We would put forth that Coronavirus illness or quarantine is serious enough that it is a “disability” as defined by the Human Rights Code. Thus, because of the Human Rights Code, employers are extremely likely to be forbidden from terminating or disciplining someone because of their coronavirus sickness or quarantine even where the employee was away from work for a long period. Under the Human Rights Code, an employer must accommodate disabled employees up to the point of undue hardship.
UPDATE – COVID-19 Coronavirus
The Ontario Human Rights Commission, which is an arm’s length governmental body tasked with preventing discrimination through public policy, but is not a decision maker, stated on March 13, 2020 that the Human Rights Code ground of “disability” is in fact engaged in relation to COVID-19 because it carries “significant social stigma”.
How long is sick leave in Ontario?
In summary, in Ontario, an employer has a duty to allow an employee sick leave for as long as the employee requires so long as the illness is serious enough and doing so would not be unduly hard for the employer. At the same time, so long as it is reasonable, the employee must provide a doctors note (if asked by the employer) to the employer evidencing the duration of the sick leave.
Employee protections during sick leave
- Employers do not have to pay employees on sick leave. But, employers must continue the employee’s benefits on sick leave;
- Employers must reinstate the employee to the position the employee most recently held with the employer, if it still exists, or to a comparable position if it does not;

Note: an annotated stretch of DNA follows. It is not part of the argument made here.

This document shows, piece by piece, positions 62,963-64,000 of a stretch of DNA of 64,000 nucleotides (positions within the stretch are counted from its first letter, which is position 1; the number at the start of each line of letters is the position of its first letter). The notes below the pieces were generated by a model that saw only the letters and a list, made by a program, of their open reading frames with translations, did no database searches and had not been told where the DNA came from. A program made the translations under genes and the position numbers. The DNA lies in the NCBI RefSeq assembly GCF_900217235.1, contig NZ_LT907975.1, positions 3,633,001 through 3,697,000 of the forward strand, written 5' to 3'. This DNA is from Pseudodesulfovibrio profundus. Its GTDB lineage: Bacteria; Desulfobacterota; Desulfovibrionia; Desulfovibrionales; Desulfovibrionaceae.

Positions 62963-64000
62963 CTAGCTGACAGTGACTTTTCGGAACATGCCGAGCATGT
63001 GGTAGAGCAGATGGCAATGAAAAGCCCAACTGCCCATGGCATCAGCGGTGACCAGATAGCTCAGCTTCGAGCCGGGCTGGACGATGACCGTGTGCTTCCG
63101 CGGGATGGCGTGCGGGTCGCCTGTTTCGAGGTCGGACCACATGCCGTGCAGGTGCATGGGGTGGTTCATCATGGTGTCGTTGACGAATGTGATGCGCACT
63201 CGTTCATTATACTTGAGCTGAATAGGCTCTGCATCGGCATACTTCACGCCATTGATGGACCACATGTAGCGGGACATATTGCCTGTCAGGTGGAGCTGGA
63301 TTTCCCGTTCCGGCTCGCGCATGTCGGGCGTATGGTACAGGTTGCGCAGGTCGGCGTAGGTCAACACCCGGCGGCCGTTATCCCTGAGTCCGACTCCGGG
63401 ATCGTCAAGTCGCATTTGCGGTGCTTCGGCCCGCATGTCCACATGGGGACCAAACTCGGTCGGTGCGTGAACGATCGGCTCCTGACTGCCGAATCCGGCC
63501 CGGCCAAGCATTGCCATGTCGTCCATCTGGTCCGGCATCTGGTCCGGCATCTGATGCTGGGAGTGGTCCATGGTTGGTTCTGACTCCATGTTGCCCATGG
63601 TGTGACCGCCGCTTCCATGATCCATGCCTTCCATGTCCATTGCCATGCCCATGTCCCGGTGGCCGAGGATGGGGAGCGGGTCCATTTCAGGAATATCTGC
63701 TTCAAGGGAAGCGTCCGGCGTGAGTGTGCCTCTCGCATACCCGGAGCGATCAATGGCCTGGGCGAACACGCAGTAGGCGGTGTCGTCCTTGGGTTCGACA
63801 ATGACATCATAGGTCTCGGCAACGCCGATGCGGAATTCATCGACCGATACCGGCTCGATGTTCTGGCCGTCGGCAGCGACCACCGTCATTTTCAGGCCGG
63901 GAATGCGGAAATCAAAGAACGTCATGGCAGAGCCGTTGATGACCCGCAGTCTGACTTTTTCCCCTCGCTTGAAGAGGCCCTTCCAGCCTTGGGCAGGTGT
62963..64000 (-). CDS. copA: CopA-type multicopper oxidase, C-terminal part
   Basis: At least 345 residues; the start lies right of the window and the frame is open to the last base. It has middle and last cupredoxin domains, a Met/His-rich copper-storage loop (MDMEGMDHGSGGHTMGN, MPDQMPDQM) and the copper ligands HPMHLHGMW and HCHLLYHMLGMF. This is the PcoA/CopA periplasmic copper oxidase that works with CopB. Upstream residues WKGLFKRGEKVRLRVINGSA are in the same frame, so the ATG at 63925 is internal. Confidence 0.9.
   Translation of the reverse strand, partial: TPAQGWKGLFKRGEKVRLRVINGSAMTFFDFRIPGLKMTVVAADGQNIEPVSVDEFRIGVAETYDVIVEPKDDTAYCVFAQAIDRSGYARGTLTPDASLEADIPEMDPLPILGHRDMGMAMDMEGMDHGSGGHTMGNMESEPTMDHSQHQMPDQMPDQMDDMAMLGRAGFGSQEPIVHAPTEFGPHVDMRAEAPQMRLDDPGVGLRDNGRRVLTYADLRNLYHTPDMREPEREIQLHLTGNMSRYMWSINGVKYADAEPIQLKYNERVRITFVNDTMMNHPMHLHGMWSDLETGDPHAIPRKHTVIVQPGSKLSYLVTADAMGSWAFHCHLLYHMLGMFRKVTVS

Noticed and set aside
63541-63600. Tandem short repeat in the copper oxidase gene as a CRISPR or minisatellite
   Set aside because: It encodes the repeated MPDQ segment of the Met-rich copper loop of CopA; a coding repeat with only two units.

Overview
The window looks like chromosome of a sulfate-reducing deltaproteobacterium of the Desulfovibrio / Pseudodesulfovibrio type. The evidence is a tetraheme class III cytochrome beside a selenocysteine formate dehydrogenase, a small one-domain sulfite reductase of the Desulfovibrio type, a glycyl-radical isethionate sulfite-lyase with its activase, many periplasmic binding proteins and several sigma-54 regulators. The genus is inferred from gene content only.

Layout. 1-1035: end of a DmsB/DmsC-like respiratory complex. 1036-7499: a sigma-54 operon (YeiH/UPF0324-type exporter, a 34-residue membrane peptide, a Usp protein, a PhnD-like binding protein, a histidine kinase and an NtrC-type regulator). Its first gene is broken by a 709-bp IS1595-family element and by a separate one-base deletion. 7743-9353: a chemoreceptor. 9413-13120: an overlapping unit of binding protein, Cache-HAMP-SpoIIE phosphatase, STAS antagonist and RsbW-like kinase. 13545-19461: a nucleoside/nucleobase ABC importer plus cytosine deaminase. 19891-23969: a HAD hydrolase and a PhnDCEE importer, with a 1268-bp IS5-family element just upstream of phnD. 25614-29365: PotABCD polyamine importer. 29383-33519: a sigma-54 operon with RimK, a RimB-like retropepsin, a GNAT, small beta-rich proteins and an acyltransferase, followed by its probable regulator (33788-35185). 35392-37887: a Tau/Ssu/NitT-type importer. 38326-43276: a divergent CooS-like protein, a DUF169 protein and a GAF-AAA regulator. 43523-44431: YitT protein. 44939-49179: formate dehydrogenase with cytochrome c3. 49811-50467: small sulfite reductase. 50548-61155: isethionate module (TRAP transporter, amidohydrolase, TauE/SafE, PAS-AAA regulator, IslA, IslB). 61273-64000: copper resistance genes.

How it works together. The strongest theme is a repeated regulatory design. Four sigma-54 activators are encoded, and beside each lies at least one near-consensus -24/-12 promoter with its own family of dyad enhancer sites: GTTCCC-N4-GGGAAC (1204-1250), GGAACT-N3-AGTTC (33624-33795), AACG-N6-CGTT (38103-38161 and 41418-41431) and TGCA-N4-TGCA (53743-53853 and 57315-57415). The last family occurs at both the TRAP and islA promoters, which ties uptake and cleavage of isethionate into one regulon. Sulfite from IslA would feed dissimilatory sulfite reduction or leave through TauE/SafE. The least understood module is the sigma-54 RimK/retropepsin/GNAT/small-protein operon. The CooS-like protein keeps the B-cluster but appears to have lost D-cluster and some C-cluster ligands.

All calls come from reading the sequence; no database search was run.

- An employer cannot reprise against an employee for going on sick leave;
- Employers must accept the person’s request for sick leave in good faith unless there are legitimate reasons for acting otherwise;
- Employers may get an expert or second opinion or advice where needed where it is reasonable to do so in evaluating sick leave in Ontario;
- Employers should take an active role in ensuring that alternative approaches and possible accommodation solutions are investigated, and canvass various forms of possible accommodation and alternative solutions;
- Employers must keep a record of the sick leave request and actions taken;
- Employers and employees alike must communicate regularly and effectively with each other, providing updates on the status of the accommodations and planned next steps and they should maintain confidentiality both ways;
- Employers must limit requests for doctors notes and only ask for them is if it is clearly reasonable.
Personal leave in Ontario?
Ontario employees used to have 10 days of leave called Personal Emergency Leave each calendar year due to illness, injury, medical emergencies and “urgent matters“. However, Personal Emergency Leave was eliminated in 2018. Therefore, as discussed above, as of 2020, employees in Ontario are only entitled to 3 days of sick leave due to personal illness, injury or medical emergency. There is no longer a right to a day off for “urgent matters”.
This means that in Ontario, there are no “float” or “personal” days unrelated to illness or some other prescribed circumstances made by law. Rather, employees are only be entitled to float or personal days if they have a contract that says they do, which is rare in Ontario workplaces.
Note: The amount of sick leave according to the Employment Standards Act changes a lot (usually with every new government). However, remember, the Human Rights Code likely won’t change, so this blog post saying that there is no maximum sick days in Ontario should be true even decades after the date I posted it.
Jeff is a lawyer in Toronto who works for a technology startup. Jeff is a frequent lecturer on employment law and is the author of an employment law textbook and various trade journal articles. Jeff is interested in Canadian business, technology and law, and this blog is his platform to share his views and tips in those areas.